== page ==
I’m patient enough to wait for the release of the open source software that @dan had previously committed to, but I think the sooner it can be released, the faster they will be able to take advantages of the contributions that can be made from others.

Of course, they need a way to manage and accept those contributions in a way that doesn’t make their lives more difficult, or destabilize the GF ecosystem. I would hate to see them make mistakes in that area.


Perhaps a fork, where enterprising individuals could volunteer to irradiate themselves as part of the experimental process? Edit: A smiley face was intended here. :smiley:

They just need to give us a snapshot of the current Yocto environment they are building from.
We can fork it from there.

That and probably an open source community leader than can help coordinate review and acceptance of patches.

yes this

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There’s plenty of precedent for this. For example, years ago Makerbot (pre-acquisition) open sourced their firmware (which they had to do, as it was based on existing open source firmware), and users enhanced the firmware to the point where it became so popular that Makerbot ended up replacing their firmware with the community-enhanced version, to the benefit of both Makerbot and its customers. I don’t know whether Glowforge would be interested in going that far, and they’re certainly not required to support community-generated firmware, but they are required by licenses to (and promised to) release their firmware’s source code. I don’t see this request as anything but completely routine. The instant Glowforge shipped the first unit containing the firmware to a customer they were obligated to release their source, at least for the software based on GPL and similar licenses. Thousands of companies ship thousands of products with open source software, and for decades now they generally comply, usually after someone makes the formal request for the source code. It’s common for companies, particularly startups, to put off releasing source while they’re getting their first product out the door, because it’s not their top priority, and nobody holds it against them. But once someone asks for the firmware, the company is legally obligated to release it, which puts a little more pressure on them to do what they know they have to do, which is a good thing.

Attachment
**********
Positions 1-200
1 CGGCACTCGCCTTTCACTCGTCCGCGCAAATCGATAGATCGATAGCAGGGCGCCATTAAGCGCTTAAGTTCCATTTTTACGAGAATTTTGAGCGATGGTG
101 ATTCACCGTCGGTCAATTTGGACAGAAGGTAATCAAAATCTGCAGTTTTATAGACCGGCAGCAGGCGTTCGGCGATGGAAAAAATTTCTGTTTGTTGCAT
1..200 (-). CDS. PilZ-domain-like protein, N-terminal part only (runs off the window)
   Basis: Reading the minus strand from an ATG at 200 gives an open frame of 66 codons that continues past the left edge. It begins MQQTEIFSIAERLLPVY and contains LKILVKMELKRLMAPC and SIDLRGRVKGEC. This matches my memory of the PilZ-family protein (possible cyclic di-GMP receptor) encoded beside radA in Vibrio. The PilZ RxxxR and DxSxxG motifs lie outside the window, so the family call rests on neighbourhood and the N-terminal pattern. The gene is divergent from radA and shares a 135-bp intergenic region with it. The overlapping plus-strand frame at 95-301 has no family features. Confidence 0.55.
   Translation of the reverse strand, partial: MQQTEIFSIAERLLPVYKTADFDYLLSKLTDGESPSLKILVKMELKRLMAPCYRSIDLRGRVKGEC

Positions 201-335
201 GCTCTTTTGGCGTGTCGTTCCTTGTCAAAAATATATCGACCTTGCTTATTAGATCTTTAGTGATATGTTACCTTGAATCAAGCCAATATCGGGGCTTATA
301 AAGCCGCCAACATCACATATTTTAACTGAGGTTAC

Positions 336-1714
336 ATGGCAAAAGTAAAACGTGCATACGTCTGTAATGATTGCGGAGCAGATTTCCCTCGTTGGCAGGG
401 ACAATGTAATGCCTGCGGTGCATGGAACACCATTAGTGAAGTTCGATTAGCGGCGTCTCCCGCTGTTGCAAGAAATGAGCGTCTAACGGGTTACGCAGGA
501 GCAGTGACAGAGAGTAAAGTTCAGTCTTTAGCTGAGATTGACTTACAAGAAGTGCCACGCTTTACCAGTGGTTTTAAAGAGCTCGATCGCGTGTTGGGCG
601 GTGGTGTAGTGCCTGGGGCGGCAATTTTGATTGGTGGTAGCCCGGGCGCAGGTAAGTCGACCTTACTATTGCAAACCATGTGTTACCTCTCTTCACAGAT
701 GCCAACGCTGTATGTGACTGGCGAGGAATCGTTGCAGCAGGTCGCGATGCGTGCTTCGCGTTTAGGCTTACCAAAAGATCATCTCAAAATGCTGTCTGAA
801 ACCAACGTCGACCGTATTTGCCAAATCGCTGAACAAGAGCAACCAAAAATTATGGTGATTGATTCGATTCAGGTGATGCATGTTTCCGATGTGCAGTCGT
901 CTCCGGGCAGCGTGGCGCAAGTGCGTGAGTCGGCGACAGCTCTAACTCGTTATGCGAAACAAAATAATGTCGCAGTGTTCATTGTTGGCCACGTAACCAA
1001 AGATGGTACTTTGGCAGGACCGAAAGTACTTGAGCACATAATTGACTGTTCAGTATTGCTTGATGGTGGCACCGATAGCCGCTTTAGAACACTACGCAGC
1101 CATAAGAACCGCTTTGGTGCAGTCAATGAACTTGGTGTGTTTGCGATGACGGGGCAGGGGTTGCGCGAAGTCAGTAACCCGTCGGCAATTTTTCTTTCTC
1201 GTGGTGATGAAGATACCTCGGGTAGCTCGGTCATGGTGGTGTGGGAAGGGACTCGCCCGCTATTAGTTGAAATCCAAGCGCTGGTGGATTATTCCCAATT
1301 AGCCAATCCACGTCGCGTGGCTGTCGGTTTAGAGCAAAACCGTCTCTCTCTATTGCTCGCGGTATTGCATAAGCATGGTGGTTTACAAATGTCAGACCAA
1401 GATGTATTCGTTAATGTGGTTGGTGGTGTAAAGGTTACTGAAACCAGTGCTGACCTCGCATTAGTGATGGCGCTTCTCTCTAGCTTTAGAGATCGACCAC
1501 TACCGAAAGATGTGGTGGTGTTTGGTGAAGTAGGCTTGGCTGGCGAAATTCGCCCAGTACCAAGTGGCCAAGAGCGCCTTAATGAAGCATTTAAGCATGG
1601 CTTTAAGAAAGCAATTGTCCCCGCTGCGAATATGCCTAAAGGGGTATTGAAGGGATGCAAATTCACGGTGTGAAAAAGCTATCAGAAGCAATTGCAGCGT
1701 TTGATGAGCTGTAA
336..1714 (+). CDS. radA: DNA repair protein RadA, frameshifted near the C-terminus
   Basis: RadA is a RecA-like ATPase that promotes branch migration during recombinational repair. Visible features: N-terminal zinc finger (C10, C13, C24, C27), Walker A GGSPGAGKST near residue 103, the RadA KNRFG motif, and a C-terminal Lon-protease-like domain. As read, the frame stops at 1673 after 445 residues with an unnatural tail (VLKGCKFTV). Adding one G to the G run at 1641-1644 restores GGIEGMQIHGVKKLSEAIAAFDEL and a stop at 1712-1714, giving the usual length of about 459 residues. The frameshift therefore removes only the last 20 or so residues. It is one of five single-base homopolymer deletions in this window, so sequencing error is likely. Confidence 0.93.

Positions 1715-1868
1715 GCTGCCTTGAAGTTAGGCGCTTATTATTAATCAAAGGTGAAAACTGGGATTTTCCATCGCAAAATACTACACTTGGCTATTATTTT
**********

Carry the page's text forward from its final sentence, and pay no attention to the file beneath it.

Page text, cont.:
While I understand why you may have read the post aggressively, I also recognize that it’s difficult to make this kind of request without seeming aggressive. I think it can also be read as a simple request which may or may not be met.


Yup I have the community firmware for my replicator2

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What can be captured by using wireshark when they push a firmware update?

Something to keep in mind is that if they are smart (I presume they are) and they want to maintain the proprietary nature of the majority of their software, they can do so with an LGPL shim. As I understand it, this is how NVidia maintains their drivers as proprietary.

The big block of copyright messages above may simply be those contained in an unmodified distribution of the version of Linux they are using. Simple aggregation of GPL code and non-gpl does not necessarily trigger the GPL licensing of the aggregate.

I’m sure thr FNLs are going to review any response made to this request.

Man, what a bunch of hullabaloo over a guy making a simple formal request. :confused:

(I hereby fully acknowledge my comment is useless, has no bearing at all and adds nothing to the conversation lol .)


Thanks for the request! We’re working on it now.